Where Does Noise Fall on People? Evidence from Atlanta
Jeffrey P. Cohen
University of Connecticut, School of Business and Center for Real Estate
Cletus C. Coughlin
Federal Reserve Bank of St. Louis - Research Division
August 16, 2010
Pricing Behaviour and Non-Price Characteristics in the Airline Industry (J. Peoples, ed.), 2012, 3, pp. 275-295.
Federal Reserve Bank of St. Louis Working Paper No. 2009-058A
Spatial heterogeneity of the determinants of airport noise is explored using houses sold near the Atlanta airport. Ordered probit locally weighted regressions (OPLWR) produce results substantively different than those using standard ordered probit. We find notable differences in the signs and magnitudes of the parameter estimates for different individual observations using OPLWR. For example, using a standard ordered probit model, the coefficient estimate for the connection between the percentage of neighborhood households headed by a Hispanic and noise is double the average of the OPLWR estimates. Moreover, while the standard ordered probit point estimate is positive, 37 percent of the estimates using OPLWR are negative. Even in relatively small areas, the OPLWR results imply that the standard ordered probit model can generate biased estimates due to ignored heterogeneity among individual houses.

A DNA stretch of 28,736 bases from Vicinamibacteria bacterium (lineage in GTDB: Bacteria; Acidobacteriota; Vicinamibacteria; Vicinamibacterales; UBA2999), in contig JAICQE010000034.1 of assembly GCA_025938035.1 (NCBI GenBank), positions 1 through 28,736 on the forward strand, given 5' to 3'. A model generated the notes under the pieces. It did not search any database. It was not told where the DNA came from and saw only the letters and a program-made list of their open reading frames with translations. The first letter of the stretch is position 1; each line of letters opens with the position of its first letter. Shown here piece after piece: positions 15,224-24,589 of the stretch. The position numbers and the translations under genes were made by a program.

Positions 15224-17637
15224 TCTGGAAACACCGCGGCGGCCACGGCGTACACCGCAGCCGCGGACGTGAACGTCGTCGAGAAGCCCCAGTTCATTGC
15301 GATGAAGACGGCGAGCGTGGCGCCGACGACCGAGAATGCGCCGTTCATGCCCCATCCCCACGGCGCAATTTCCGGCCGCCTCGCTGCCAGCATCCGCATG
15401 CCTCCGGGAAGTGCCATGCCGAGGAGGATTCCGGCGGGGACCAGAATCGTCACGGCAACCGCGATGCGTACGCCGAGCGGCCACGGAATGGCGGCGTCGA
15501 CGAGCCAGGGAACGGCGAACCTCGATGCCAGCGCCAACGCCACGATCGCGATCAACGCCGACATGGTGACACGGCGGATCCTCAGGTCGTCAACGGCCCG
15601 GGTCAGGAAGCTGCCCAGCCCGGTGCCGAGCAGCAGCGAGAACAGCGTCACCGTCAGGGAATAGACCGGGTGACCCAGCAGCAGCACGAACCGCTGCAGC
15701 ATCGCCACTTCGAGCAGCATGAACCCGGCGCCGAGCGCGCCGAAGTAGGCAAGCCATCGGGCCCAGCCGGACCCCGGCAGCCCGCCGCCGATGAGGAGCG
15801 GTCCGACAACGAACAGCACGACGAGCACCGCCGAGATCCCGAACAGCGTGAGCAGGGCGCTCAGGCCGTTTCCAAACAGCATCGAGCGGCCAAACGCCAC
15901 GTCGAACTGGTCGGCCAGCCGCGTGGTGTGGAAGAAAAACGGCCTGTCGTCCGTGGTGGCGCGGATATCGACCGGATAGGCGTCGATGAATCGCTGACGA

Number of Pages in PDF File: 29
Keywords: airport noise, spatial heterogeneity, ordered probit, locally weighted regression
JEL Classification: Q53, R41, C31
Date posted: November 30, 2009 ; Last revised: August 8, 2016